GOP Criticism of OCS Comment Plan Appears Misdirected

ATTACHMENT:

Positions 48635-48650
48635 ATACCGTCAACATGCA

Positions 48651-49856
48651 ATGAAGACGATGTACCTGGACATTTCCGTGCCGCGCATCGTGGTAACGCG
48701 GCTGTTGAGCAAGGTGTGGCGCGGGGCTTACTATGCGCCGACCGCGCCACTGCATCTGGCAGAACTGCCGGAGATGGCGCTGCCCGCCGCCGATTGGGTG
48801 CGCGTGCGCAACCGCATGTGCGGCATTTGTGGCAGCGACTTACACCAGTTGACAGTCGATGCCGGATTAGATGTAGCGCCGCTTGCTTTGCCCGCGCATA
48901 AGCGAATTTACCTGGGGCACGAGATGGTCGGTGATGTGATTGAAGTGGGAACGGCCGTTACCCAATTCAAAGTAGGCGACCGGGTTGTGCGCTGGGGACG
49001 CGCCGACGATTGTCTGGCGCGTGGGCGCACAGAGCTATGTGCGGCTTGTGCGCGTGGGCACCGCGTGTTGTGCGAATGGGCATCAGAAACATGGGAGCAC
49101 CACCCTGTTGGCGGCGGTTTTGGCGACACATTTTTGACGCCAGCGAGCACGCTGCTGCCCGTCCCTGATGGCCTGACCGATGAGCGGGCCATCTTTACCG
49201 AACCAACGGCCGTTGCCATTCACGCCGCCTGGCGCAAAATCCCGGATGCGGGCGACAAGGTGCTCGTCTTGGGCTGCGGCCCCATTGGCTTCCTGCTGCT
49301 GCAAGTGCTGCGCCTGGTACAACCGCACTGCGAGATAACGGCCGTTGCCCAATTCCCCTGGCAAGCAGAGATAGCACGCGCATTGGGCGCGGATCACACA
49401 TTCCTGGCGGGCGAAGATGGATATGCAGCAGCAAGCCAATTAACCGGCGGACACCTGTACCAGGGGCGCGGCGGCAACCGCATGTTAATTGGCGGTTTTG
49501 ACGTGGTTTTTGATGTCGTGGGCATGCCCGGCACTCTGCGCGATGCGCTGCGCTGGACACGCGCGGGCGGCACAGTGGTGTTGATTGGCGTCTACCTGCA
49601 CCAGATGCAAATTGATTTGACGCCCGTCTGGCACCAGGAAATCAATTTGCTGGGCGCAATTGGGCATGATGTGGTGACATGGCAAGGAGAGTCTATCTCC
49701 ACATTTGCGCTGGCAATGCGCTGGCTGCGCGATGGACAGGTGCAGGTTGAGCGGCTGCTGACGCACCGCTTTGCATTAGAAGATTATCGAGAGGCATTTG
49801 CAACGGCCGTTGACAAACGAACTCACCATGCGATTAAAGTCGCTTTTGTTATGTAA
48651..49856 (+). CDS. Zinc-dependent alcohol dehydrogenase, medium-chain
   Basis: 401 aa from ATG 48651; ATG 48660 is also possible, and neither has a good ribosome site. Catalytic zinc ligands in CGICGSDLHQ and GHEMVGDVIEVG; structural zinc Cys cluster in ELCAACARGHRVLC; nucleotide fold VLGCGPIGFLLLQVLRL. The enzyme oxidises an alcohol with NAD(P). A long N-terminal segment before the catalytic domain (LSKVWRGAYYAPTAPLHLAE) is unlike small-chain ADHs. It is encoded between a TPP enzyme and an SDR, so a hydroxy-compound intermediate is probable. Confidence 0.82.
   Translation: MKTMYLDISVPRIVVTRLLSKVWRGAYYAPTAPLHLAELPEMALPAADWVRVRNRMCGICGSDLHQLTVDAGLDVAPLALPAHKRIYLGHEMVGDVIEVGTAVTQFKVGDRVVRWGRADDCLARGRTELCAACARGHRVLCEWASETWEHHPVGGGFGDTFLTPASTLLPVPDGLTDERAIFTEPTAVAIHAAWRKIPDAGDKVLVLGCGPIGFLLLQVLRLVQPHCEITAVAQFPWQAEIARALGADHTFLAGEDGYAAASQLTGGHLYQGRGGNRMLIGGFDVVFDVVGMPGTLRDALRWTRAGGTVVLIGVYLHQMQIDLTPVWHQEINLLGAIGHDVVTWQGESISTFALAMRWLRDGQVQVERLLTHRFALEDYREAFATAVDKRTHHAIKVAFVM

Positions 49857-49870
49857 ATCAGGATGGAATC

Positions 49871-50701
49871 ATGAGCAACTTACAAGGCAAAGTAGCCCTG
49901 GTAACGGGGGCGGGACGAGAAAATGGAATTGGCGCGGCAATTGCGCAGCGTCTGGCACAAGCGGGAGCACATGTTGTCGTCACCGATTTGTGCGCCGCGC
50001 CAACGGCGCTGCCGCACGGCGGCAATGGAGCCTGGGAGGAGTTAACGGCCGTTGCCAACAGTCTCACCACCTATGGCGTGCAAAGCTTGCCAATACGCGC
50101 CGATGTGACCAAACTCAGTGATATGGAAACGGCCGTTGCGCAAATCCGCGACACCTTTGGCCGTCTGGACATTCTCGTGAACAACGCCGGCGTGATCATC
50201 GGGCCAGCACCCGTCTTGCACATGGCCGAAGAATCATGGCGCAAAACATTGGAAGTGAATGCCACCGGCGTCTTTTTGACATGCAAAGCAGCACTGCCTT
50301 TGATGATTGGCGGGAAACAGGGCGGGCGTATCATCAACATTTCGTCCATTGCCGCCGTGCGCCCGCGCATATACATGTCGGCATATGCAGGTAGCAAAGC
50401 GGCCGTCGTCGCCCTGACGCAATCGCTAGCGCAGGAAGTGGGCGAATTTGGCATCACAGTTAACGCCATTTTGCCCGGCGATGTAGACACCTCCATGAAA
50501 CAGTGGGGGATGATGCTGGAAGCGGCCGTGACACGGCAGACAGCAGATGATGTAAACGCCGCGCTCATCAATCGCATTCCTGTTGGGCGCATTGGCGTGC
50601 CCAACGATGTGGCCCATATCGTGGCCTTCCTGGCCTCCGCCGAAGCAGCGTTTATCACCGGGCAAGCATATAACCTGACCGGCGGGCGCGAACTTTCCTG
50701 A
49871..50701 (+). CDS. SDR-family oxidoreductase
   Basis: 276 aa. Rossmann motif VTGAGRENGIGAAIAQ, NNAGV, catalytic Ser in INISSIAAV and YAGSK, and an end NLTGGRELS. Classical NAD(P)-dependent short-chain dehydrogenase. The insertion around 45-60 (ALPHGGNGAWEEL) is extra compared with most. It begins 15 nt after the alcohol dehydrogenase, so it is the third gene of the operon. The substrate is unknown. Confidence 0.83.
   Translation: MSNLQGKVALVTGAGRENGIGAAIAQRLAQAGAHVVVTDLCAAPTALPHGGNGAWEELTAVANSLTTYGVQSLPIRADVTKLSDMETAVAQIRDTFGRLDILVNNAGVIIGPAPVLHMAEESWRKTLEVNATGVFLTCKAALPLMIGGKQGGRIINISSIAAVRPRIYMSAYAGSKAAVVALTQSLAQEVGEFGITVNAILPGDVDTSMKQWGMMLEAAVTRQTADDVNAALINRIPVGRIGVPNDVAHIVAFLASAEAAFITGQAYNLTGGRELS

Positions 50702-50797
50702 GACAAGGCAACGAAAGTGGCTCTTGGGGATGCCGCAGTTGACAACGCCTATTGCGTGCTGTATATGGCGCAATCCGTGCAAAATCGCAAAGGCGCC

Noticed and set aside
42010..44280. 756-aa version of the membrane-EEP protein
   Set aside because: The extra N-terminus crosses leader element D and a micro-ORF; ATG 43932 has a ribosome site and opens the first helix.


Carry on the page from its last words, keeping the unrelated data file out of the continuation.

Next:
Updated: April 12, 4:45 p.m.Republicans are crying foul over a move by the Obama administration that they say limits comment on a plan for opening the Outer Continental Shelf to drilling for oil and gas. But it appears the senior GOP officials and lawmakers expressing outrage should be directing their fire at the Bush administration instead.In a letter sent Tuesday to Interior Secretary Ken Salazar, House Natural Resources ranking member Doc Hastings (R-Wash.) and Oversight and Government Reform ranking member Darrell Issa (R-Calif.) demanded that the Interior Department reinstate the ability of citizens to provide comment directly by e-mail, as was permitted under the Bush administration on a previous version of the plan. The GOP duo argued the only avenues now open for comment is via traditional mail, a cumbersome federal Web site or an appearance in person. Republicans note that during the comment period on the version of the plan proposed last year by Interior’s Minerals Management Service, a majority of comments were favorable toward opening up the OCS for drilling. They say they are concerned that changing the submission process could prompt a different result on the draft plan now up for review. Still worse from their perspective, GOP officials suspect the less direct methods of submission may be tailored to make it easier for environmental groups and other organizations opposed to the plan to dominate the process. But in comments received by e-mail on Sunday, the last MMS director under former President George W. Bush said he believed it was his decision to end the e-mail comment option. “Our limited staff was slammed, spammed, and it took a long time to categorize comments, identify duplicates etc,— wrote former MMS Director Randall Luthi. “The staff recommended using regulations.gov for the next round. It is still a way to file comments electronically. I agreed to try their recommendation.—The regulations.gov Web site is the federal site being used by the Obama administration.Republican sources snickered at the notion of the “transparency administration— dropping the easiest path for commenting on the plan. But it appears the Obama officials were responding to recommendations by the Bush administration. The effort to open up new areas to offshore drilling was one of the few issues on which Republicans were able to gain traction last fall as they sought desperately to counter a Democratic political surge that ultimately to a Democratic presidency and the party’s increased margins in the House and Senate. Interior Department spokesman Frank Quimby denied there was anything nefarious afloat and asserted that the comment process on the OCS established under Obama and Salazar not only is open but that it draws from the Bush administration. Quimby pointedly noted that the prior administration had failed to include direct e-mail as a comment option for the newest version of the plan when it published instructions for commenting as Bush left office. “If the previous administration thought that having this additional public response e-mail system was so important, why then did they not include it in the rules they published in the Jan. 21, 2009, Federal Register, telling the public how to send e-mail comments during the 2009 public comment period,— he said. “I believe the answer is because the previous administration was advised by [Minerals Management Service] staff that the use of [regulations.gov] was the best way to receive and process all e-mailed public comments and that additional systems were not needed,— he said. Several Republicans questioned why the Bush administration would try to end a method of commenting when its results favored its position on opening more of the shelf for drilling. Quimby said Salazar had taken significant steps to increase the opportunity for comment, extending the original 45-day comment period by 180 days. He added that local and state officials have not complained about the current system and that the online route has conveyed “thousands— of comments on the plan. “I can’t believe that they are taking exception,— he said. The effort to draw attention to what they believed was the Obama administration’s decision to end the e-mail option has included the House GOP leadership, senior committee members and former Speaker Newt Gingrich (R-Ga.). “The Department’s public comment process was especially user-friendly under the Bush administration, which enabled Americans to easily submit their comments through a simple email address,— Issa and Hastings wrote in their letter to Salazar. “The Department should immediately reinstate the user-friendly email public comment system.— A spokeswoman for Hastings asserted that the discovery that it was the Bush administration, not Obama, that deleted the e-mail option doesn’t change Hastings’ view.“The Department said it extended the comment period to ensure that more Americans participate in this process,— Emily Lawrimore said.“Unfortunately, the current system doesn’t achieve this goal. Instead of using a confusing, bureaucrat-friendly system, the Department should provide a way for Americans to easily e-mail in their opinions about offshore drilling.—Gingrich serves as general chairman of American Solutions, which sponsored the “Drill Here, Drill Now— campaign that he says rounded up nearly 40,000 people to comment on the proposed plan last year. “The government that has pledged itself to unprecedented openness’ and collaboration’ with the American people has refused to provide a government e-mail address to forward public comments to,— Gingrich said in an article published Wednesday. GOP officials were eager to highlight what they view as the hypocrisy in the failure to include an e-mail option, noting that increased reliance on traditional mail or traveling to submit comments in person eats trees and pollutes the environment. “It’s ironic that environmentalists have to mail in paper, which hurts the environment,— one House Republican aide said.